RacerhomieXRacerhomieX Posts: 95unconfirmed, member
    gatorguy said:
    This is the second time in recent months that Project Loon has assisted in natural disaster relief. Earlier in the year it was Peru with 100,00 of thousands displaced by heavy flooding. Some of the things we thought were odd and useless "moonshots" turn out to have value after-all. 
    Yes,most of the things they are doing are still useless. Its been 10 years & they can't still make a proper phone.
  • Reply 8 of 13
    Rayz2016Rayz2016 Posts: 4,555member
    tyler82 said:
    These people are just lazy and want things done for them, unlike our inherited $200 million and set the all time record for golf vacations so far president.
    It’s probably best he plays as much golf as possible. The more he golfs, the better our chances of making it through his presidency. 
    macxpressrobin huberkingofsomewherehotlollivertzm41jony0
  • Reply 9 of 13
    gatorguy said:
    This is the second time in recent months that Project Loon has assisted in natural disaster relief. Earlier in the year it was Peru with 100,00 of thousands displaced by heavy flooding. Some of the things we thought were odd and useless "moonshots" turn out to have value after-all. 
    gatorguy said:
    This is the second time in recent months that Project Loon has assisted in natural disaster relief. Earlier in the year it was Peru with 100,00 of thousands displaced by heavy flooding. Some of the things we thought were odd and useless "moonshots" turn out to have value after-all. 
    You do realize Google get a tonne of money from tax payers,right?
    gatorguy said:
    This is the second time in recent months that Project Loon has assisted in natural disaster relief. Earlier in the year it was Peru with 100,00 of thousands displaced by heavy flooding. Some of the things we thought were odd and useless "moonshots" turn out to have value after-all.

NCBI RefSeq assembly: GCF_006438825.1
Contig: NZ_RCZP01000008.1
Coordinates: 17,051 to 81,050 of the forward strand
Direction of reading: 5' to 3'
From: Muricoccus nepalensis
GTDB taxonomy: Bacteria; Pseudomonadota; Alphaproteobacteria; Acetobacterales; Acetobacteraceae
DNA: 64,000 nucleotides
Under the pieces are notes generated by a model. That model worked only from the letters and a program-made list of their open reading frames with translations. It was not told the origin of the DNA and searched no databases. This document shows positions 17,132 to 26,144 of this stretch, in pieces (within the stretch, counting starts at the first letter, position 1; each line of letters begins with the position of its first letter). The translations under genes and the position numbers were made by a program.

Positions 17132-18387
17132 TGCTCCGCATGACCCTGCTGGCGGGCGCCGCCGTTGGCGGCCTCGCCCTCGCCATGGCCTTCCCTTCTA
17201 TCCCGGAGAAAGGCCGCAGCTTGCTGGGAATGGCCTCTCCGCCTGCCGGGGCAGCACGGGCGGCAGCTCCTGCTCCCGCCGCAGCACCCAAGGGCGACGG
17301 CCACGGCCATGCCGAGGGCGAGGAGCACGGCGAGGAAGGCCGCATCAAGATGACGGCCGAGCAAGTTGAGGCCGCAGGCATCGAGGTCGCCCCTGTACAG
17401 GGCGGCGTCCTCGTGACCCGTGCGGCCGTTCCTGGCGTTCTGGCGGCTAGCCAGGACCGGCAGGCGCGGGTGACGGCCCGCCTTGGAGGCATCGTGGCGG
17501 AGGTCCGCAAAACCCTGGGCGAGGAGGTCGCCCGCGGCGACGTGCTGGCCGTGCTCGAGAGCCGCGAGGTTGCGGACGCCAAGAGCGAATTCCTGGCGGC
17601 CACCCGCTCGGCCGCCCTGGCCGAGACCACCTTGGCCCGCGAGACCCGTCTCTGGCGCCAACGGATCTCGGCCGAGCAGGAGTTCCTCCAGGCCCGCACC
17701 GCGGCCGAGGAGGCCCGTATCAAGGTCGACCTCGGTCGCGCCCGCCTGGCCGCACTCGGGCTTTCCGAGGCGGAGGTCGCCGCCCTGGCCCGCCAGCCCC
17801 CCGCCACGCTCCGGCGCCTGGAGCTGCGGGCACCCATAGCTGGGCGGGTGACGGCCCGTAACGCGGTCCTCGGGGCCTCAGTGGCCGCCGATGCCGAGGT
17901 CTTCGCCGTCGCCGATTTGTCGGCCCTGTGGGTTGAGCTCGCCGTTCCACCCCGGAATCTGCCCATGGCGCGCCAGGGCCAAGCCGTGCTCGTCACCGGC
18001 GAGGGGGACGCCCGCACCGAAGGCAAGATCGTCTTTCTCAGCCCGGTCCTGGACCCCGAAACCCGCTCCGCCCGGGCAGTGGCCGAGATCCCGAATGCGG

Yes,most of the things they are doing are still useless. Its been 10 years & they can't still make a proper phone.
    Can I go out on a limb and say you don't like Google?  You are trying way too hard.  Why don't you just give an attaboy to the companies and people involved in helping out in PR?  There will be plenty of articles coming where you can throw shade.
    gatorguyjony0
  • Reply 10 of 13
    Article provokes some questions. For instance, how does a balloon launched in Nevada get to Puerto Rico? Once there, what keeps it from drifting away? As far as I now, balloons can control their altitude, not direction. 
  • Reply 11 of 13
    normmnormm Posts: 533member
    Article provokes some questions. For instance, how does a balloon launched in Nevada get to Puerto Rico? Once there, what keeps it from drifting away? As far as I now, balloons can control their altitude, not direction. 
    I would assume they tether them to the ground.
  • Reply 12 of 13
    gatorguygatorguy Posts: 19,805member
    Article provokes some questions. For instance, how does a balloon launched in Nevada get to Puerto Rico? Once there, what keeps it from drifting away? As far as I now, balloons can control their altitude, not direction. 
    You asked, here's the answer. No they aren't tethered to the ground. 
    https://techcrunch.com/2017/02/16/how-googles-project-loon-balloons-learned-to-loiter/
    1STnTENDERBITS
  • Reply 13 of 13
    If you're interested in tracking the Loon Project balloons, open the free Flightradar24.com, and add a filter for the prefix HBAL
    That removes all active flights except balloons from the screen.
    All the airborne Loon balloons have an HBAL prefix followed by a number.
    Then zoom in on Puerto Rico. Clicking on any HBAL### will show the last couple days of travel.
    In the attached image, I've highlighted HBAL237, 'loitering' over Puerto Rico.
    Airports are shown by the blue Location markers.
    HBAL aloft are shown in yellow.
    Clicking on one turns it red, displaying current flight info in the sidebar and the recent path on the map.


    gatorguy1STnTENDERBITSmattinoztzm41